Jim Denison: Separating Children at the Border: 3 Options

The immigration crisis unfolding on the US-Mexico border continues to dominate the news. Nearly two thousand children have been separated from their parents since a “zero tolerance” policy was adopted for those entering the US illegally.

One facility in McAllen, Texas, houses two hundred such children. According to a migrant rights worker who visited the facility, one girl “was so traumatized that she wasn’t talking. She was just curled up in a little ball.” A quiet boy was seen clutching a piece of paper that was a photocopy of his mother’s ID card.

The head of the American Academy of Pediatrics visited a similar shelter in Texas, where she saw a toddler crying uncontrollably and pounding her little fists on a mat. She had been taken from her mother the night before and brought to the shelter.

Staff members gave her books and toys, but they weren’t allowed to pick her up, hold her, or hug her to try to calm her. As a rule, staff are not allowed to touch the children in the facility.

A “zero tolerance” policy

Homeland Security Secretary Kirstjen Nielsen told reporters last night that the “vast majority” of children being held in detention facilities were sent to the US alone by their parents. She stated that this issue “has resulted after years and years of Congress not taking action.” Others blame the Trump administration for the crisis.

My purpose is not to fix blame but to consider practical options. Let’s begin with some history.

In 2005, President George W. Bush launched Operation Streamline, a program that referred all unlawful entrants on the border for criminal prosecution. They were imprisoned, and their trials were expedited for the purpose of deporting them. However, exceptions were generally made for adults traveling with minor children.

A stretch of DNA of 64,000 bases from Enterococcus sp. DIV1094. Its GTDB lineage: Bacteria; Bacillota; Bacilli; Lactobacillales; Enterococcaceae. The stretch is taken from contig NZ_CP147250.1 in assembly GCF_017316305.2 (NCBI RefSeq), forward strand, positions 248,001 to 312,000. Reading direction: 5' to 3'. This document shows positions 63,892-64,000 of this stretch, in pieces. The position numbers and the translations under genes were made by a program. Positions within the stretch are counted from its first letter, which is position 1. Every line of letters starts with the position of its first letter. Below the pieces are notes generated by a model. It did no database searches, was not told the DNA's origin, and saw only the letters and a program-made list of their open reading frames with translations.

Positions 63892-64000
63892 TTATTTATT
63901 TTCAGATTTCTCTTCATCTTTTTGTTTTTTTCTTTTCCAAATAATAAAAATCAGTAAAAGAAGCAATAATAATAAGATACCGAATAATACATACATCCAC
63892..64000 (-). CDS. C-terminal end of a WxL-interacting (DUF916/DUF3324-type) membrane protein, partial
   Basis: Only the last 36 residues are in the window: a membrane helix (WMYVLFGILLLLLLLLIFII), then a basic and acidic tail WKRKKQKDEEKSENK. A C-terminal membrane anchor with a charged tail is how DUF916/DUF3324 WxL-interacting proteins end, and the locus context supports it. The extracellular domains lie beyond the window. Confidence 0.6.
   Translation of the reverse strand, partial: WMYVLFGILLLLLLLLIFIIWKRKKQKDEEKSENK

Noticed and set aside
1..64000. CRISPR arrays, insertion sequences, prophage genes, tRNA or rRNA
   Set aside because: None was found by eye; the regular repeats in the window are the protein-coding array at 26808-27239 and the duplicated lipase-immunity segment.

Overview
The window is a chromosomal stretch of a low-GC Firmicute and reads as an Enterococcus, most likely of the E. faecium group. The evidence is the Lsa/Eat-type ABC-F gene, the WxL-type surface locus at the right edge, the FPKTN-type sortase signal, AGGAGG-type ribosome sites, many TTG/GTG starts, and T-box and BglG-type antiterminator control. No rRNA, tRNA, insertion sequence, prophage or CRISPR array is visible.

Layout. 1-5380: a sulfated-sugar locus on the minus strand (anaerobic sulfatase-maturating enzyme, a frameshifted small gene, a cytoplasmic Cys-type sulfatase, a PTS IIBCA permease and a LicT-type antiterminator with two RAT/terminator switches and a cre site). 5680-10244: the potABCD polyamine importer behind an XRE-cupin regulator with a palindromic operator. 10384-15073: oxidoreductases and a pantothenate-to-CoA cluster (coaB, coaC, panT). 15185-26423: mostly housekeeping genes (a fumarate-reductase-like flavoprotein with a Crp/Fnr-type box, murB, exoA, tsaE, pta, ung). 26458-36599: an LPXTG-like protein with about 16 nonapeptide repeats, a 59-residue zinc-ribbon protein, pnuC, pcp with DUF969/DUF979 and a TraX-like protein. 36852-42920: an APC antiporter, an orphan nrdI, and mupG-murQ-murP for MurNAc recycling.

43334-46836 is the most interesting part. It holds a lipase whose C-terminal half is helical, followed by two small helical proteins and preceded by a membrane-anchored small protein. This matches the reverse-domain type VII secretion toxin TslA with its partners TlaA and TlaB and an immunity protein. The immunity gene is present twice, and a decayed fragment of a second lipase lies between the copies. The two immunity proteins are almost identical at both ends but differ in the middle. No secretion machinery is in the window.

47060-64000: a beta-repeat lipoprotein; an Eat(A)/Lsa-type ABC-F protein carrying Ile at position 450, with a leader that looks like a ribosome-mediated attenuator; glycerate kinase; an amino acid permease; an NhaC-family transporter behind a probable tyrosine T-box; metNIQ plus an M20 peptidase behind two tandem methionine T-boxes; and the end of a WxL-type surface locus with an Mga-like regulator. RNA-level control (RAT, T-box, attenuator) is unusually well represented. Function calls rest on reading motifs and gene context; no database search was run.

The Obama administration detained illegal border crossers as families together in Immigration and Customs Enforcement custody rather than criminal detention.

Last month, after Homeland Security reported a 203 percent increase in illegal border crossings over the past year, Attorney General Jeff Sessions announced a “zero tolerance” policy directing Homeland Security officials to prosecute all cases of illegal entry into the US. Few exceptions were made for parents traveling with minor children.

The administration says it must separate children from parents because of the Flores agreement, a longstanding federal court settlement that bars the government from jailing migrant children. However, critics claim that nothing legally requires migrant families to be separated while their cases are being pursued.

Federal law requires a lengthier process for those seeking asylum. The children of these adults are separated from them for a much longer time. Complicating the situation even further, some adults reportedly pose with children who are not their own. And smugglers use rented or kidnapped children as cover.

As noted, nearly two thousand children have been separated from their parents and placed in mass detention centers or foster care since this policy began. More than one hundred are younger than four years old.

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Source: Christian Post